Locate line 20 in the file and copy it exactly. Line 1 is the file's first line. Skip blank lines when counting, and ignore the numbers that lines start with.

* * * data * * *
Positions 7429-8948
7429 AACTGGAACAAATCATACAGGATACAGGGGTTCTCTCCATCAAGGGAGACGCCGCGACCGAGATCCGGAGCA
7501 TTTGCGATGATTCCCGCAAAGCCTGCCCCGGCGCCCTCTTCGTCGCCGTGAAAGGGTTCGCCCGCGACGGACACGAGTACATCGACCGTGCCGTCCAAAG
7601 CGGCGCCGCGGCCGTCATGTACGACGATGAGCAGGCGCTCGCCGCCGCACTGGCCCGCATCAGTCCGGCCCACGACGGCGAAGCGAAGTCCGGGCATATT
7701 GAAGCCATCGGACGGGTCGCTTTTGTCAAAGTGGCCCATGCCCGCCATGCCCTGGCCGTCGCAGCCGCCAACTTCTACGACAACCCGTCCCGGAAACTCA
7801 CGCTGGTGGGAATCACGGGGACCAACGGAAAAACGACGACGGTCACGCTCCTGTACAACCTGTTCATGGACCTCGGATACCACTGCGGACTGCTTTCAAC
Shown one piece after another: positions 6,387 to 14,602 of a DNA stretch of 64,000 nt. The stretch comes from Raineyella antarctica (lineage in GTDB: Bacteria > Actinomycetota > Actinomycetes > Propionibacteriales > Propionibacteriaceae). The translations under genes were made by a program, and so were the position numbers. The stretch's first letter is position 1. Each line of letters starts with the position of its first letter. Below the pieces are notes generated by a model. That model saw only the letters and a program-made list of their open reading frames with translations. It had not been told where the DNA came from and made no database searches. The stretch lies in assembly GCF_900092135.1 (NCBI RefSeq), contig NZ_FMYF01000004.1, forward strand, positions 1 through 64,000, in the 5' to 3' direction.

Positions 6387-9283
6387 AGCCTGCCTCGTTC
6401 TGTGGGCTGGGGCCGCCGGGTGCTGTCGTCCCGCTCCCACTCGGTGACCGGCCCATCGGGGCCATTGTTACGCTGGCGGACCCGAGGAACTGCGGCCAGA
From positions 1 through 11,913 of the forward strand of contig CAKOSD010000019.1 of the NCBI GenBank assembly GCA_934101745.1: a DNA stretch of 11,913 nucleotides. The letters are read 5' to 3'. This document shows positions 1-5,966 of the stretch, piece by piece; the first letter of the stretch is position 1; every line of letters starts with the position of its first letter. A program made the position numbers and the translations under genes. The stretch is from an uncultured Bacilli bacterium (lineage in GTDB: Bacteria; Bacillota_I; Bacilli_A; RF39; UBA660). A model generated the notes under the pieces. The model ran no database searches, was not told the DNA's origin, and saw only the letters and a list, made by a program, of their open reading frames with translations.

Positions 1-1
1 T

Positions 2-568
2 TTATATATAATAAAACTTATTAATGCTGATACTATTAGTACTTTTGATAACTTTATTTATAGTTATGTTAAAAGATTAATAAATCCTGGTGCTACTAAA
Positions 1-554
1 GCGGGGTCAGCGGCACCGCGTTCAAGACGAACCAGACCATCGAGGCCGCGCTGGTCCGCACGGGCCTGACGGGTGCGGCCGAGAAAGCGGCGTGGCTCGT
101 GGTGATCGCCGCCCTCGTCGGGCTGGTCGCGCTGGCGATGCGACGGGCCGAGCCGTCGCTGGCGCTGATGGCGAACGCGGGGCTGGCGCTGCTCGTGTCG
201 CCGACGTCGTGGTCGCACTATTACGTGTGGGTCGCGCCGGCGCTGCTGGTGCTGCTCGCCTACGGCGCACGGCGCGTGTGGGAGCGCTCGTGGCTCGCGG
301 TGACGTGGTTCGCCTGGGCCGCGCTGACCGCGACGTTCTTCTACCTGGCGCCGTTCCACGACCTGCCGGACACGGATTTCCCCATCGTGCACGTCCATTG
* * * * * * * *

301 TGACGTGGTTCGCCTGGGCCGCGCTGACCGCGACGTTCTTCTACCTGGCGCCGTTCCACGACCTGCCGGACACGGATTTCCCCATCGTGCACGTCCATTG